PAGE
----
A detailed overview of Good Automated Manufacturing Practice guidelines (GAMP® 5). Read on to learn more about who it applies to, its contents, requirements, and systems validation according to GAMP® 5!
Computer-based systems validation in regulated industries is no walk in the park. To create a computer-based system that serves its purpose in a reliable, transparent, and most importantly safe way, companies developing pharmaceutical products need to meet various predefined requirements. That’s where GAMP comes in.
GAMP — or the Good Automated Manufacturing Practice — is the definitive industry guideline for creating compliant computer systems. Created in 1991 by pharmaceutical professionals, it was specifically designed to address industry needs and meet the evolving expectations of the FDA and regulatory bodies in Europe for computer system compliance and validation.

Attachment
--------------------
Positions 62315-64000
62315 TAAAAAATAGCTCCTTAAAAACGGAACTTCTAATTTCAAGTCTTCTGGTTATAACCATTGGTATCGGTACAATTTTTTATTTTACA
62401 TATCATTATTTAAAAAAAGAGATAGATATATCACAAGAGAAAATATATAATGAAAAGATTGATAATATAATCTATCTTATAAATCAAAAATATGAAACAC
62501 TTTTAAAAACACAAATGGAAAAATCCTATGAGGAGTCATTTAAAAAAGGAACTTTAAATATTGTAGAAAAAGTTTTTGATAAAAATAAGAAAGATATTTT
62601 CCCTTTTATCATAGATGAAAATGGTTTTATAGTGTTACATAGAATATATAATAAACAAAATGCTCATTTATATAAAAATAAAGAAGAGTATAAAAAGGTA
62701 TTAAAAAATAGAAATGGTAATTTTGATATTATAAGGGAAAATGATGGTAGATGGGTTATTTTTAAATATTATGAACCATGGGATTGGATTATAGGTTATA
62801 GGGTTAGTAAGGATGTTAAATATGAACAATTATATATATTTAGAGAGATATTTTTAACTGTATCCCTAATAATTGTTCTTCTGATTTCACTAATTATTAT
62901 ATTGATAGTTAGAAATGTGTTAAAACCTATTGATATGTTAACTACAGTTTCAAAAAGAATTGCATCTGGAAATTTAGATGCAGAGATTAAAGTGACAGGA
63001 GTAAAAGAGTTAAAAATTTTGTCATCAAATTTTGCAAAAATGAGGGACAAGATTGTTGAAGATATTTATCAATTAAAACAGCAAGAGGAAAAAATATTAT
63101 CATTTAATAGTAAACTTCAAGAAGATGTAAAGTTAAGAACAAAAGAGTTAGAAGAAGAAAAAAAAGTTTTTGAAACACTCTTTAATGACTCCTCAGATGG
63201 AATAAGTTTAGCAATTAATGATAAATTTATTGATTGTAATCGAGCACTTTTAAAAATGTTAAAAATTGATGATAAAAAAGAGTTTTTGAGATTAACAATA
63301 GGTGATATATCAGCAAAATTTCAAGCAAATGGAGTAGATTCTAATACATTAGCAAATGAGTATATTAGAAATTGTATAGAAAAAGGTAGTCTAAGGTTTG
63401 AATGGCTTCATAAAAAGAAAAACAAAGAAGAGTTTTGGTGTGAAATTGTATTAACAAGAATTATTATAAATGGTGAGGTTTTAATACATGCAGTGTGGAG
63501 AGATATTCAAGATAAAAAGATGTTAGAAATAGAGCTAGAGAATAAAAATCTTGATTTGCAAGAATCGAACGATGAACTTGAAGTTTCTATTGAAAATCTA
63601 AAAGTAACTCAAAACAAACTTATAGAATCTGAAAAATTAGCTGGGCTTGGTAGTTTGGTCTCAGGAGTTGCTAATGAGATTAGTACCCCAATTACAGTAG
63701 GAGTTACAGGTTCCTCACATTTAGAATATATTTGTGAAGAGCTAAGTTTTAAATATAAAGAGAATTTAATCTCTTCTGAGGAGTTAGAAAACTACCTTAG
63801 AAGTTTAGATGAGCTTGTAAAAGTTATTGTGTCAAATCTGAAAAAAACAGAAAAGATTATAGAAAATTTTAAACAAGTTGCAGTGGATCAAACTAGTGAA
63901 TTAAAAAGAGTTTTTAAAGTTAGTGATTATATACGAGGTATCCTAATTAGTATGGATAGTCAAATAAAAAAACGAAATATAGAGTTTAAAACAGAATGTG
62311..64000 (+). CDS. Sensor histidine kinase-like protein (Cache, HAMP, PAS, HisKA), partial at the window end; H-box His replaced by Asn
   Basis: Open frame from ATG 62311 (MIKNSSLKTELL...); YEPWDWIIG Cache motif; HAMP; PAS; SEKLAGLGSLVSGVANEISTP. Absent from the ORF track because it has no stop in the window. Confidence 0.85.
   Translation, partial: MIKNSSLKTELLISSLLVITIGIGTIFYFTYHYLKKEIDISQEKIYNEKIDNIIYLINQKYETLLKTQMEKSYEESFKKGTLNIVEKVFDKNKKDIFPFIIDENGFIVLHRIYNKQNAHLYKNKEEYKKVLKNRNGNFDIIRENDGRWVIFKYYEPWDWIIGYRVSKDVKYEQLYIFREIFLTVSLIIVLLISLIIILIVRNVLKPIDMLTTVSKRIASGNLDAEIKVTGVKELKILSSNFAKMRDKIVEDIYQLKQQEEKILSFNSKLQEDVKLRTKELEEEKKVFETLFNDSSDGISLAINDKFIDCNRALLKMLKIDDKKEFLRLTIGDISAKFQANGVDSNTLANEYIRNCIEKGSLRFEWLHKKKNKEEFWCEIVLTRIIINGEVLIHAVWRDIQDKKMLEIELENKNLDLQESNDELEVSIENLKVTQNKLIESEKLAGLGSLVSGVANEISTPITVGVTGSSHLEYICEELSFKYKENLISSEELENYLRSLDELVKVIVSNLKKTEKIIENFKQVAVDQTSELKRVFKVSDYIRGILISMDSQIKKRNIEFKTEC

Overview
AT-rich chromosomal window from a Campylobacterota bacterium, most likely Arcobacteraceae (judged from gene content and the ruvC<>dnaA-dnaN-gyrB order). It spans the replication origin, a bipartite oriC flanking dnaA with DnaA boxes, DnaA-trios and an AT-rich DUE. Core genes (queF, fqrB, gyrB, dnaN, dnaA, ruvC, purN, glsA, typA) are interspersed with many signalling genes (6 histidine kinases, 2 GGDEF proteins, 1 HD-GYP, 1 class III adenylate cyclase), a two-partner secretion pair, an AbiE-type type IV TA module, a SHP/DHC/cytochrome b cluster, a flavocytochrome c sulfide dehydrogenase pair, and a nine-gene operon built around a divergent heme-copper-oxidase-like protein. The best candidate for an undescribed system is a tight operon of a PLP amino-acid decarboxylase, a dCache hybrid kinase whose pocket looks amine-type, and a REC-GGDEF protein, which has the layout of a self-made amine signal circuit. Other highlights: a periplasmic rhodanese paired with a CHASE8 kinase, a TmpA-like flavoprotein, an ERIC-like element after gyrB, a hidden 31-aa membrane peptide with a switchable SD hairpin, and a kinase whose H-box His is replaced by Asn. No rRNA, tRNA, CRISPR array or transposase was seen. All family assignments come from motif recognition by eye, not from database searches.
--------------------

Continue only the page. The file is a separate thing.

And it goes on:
In essence, GAMP represents a structured approach to validating computer systems in digital pharmaceutical products. GAMP® 5 is the latest standard of the guideline; it was released in February 2008 by the International Society for Pharmaceutical Engineering, also known as ISPE.
It is important to note that rather than being a regulation, GAMP® 5 is a set of principles and procedures created to help validate automated computer systems for manufactured pharmaceutical products. In other words, this guideline helps manufacturers meet regulations they must comply with to go to market. These best practices are respected and used by regulated companies and their suppliers all over the world.
GAMP® 5 aims to provide a comprehensive explanation of how pharmaceutical companies should validate their computer systems. In practice, this means that these recommendations apply both to the users of automated pharmaceutical products, as well as the manufacturers who create and market them.
For users, the guideline outlines the principles that they should be aware of which assure computerized pharmaceutical products are appropriate for their intended purpose. For manufacturers, GAMP® 5 guides them to ensure their products meet necessary standards according to a risk-based approach to compliance.